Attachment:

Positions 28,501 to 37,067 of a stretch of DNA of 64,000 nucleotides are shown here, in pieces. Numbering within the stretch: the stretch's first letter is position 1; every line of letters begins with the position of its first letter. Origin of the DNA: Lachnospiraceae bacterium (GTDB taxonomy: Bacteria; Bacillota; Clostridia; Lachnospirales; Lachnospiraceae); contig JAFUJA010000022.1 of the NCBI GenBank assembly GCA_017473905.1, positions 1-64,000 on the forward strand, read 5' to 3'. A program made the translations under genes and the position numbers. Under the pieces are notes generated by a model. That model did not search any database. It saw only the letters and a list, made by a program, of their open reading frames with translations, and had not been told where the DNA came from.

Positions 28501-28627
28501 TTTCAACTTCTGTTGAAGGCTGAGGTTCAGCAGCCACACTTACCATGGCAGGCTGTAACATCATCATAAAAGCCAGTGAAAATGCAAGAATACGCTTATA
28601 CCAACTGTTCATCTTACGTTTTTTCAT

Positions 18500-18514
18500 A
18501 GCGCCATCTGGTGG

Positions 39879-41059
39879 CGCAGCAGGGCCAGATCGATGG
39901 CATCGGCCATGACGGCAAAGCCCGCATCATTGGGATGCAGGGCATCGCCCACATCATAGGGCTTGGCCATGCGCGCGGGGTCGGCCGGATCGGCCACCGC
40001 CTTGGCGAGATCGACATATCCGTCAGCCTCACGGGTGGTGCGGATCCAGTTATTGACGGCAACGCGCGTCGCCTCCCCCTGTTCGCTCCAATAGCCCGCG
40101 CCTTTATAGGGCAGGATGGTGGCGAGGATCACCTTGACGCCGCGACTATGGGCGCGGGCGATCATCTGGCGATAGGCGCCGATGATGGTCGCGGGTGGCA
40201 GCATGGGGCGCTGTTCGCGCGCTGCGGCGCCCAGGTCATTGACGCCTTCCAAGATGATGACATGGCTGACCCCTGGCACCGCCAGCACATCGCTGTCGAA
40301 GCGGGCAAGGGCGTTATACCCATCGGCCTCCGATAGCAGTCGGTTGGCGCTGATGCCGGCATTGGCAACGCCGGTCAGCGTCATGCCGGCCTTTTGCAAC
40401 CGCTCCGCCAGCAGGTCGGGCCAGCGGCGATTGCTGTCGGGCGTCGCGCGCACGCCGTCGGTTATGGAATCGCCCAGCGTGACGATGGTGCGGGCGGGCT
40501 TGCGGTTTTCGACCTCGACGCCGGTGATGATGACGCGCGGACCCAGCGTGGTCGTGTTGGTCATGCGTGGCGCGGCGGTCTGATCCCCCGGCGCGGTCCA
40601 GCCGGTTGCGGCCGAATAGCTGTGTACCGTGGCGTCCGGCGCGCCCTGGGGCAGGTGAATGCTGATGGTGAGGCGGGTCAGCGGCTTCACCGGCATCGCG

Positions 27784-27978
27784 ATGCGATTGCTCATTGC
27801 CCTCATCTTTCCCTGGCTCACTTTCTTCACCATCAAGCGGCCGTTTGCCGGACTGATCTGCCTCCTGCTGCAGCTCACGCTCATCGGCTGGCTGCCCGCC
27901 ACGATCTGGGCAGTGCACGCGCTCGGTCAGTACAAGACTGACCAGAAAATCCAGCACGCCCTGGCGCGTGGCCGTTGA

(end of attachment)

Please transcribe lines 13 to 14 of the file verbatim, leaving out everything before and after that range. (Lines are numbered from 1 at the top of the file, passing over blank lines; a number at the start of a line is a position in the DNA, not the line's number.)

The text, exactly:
40201 GCATGGGGCGCTGTTCGCGCGCTGCGGCGCCCAGGTCATTGACGCCTTCCAAGATGATGACATGGCTGACCCCTGGCACCGCCAGCACATCGCTGTCGAA
40301 GCGGGCAAGGGCGTTATACCCATCGGCCTCCGATAGCAGTCGGTTGGCGCTGATGCCGGCATTGGCAACGCCGGTCAGCGTCATGCCGGCCTTTTGCAAC